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Don't break the fix

With a few crucial tweaks, the feds and the state should let the economic rescue plan do its work.

October 08, 2008

Shortly after Congress gave his administration sweeping new power to aid the financial industry, President Bush warned that the rescue "cannot be accomplished overnight." No kidding. The Dow Jones industrial average has dropped more than 1,000 points since Congress approved the bailout bill. European governments rushed to save banks and reassure depositors. Foreclosures hit new highs in Los Angeles, New York and Seattle. And in California, legislative leaders considered calling an emergency session to fix the new state budget, as revenues in September alone were $1 billion short.

The economy almost certainly will get worse before it gets better. Financial analysts are saying with increasing unity that a global recession is either looming or ongoing. So federal and state governments will be under pressure to do something, regardless of whether it would actually spur growth and turn the economy around. They should resist that pressure and give the recently enacted rescue plan time to work -- with the exception of a few steps that could shorten the downturn and limit the cost of the bailout.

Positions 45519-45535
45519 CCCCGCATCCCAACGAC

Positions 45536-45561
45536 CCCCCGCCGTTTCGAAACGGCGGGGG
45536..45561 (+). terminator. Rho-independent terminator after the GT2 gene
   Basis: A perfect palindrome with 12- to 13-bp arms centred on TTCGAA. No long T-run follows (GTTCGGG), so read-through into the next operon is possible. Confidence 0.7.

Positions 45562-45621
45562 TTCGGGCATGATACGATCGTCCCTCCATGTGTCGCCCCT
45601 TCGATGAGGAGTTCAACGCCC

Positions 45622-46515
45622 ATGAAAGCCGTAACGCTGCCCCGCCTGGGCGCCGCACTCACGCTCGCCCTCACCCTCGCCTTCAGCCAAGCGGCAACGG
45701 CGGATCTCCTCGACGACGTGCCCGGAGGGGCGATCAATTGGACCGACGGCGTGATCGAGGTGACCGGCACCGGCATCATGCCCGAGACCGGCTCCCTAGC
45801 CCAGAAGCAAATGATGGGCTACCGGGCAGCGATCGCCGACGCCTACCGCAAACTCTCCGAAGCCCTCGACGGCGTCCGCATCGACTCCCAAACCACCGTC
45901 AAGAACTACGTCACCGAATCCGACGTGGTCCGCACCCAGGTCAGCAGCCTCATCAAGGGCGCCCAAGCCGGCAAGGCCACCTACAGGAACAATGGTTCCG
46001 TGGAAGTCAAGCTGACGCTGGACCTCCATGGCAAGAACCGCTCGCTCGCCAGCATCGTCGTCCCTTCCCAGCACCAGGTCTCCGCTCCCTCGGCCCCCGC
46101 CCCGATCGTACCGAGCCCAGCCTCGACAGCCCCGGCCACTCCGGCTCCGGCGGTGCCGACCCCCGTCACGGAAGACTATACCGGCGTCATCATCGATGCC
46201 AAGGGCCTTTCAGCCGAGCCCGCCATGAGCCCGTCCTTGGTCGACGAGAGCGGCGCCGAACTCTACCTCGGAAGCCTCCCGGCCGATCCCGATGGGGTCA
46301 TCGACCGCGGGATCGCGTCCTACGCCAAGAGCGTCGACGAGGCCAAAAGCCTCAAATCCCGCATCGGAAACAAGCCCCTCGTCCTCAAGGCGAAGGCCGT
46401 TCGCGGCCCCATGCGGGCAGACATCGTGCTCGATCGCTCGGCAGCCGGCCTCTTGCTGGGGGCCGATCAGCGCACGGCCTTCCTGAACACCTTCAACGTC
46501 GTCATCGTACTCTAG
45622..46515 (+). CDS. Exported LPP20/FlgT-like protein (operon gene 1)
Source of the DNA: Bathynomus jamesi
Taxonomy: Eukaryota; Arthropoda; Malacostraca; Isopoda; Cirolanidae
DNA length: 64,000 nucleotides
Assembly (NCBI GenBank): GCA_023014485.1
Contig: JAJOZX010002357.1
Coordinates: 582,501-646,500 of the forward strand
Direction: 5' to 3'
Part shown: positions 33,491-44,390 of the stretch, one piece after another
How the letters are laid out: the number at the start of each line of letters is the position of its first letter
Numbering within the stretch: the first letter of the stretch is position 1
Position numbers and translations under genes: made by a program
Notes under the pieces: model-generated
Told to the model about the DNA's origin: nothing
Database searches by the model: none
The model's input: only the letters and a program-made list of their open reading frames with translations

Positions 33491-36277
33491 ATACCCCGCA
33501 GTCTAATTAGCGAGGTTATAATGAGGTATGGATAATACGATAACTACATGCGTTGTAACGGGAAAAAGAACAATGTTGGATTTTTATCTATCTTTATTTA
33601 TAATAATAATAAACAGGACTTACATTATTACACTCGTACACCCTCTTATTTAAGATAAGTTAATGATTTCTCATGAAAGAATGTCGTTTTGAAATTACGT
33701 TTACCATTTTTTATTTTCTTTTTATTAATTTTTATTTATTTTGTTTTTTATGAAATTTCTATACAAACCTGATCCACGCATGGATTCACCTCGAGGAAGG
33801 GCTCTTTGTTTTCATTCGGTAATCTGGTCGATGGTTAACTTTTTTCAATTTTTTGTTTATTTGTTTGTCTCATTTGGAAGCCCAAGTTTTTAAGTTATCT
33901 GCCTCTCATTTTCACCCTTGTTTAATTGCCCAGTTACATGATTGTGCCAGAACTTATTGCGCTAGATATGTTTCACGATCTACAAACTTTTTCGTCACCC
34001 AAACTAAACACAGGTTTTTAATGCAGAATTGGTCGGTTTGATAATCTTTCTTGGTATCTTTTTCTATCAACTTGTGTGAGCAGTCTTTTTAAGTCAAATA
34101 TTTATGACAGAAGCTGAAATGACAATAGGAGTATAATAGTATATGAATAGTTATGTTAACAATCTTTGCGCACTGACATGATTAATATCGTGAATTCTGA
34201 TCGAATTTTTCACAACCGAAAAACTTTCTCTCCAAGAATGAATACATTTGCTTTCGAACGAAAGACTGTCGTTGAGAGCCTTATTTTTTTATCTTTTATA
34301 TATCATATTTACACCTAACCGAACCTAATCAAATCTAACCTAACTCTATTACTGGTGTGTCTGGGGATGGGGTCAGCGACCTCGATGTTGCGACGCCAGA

Congress missed a chance to provide a quick boost to the economy when it failed to extend unemployment benefits before adjourning to hit the campaign trail. An extension should be at the top of the agenda for the lame-duck session next month. In the meantime, the federal government can help California and other states that are struggling to borrow funds even for short-term needs. With Treasury bills surging in popularity, the government can raise money for the states far more cheaply than they can do so for themselves.

In return, Sacramento can try to slow the foreclosures that are at the heart of the global financial crisis. Despite having more troubled borrowers than any other state, California has done little to limit the damage caused by foreclosures or guard against another subprime mortgage meltdown. Lawmakers blocked most of the major proposals, and Gov. Arnold Schwarzenegger vetoed all but one of those that made it through. Now, as they grapple with the budget, state leaders also should find a way to extend to all troubled borrowers with subprime or exotic loans the relief that state attorneys general announced Monday for Countrywide Financial borrowers. That includes delaying foreclosures and modifying loans in ways that do not reward the most egregious risk-takers. The goal is to buy time -- not just for lenders to avert needless foreclosures, but for the Treasury Department to loosen the credit crunch that's exacerbating the problem.

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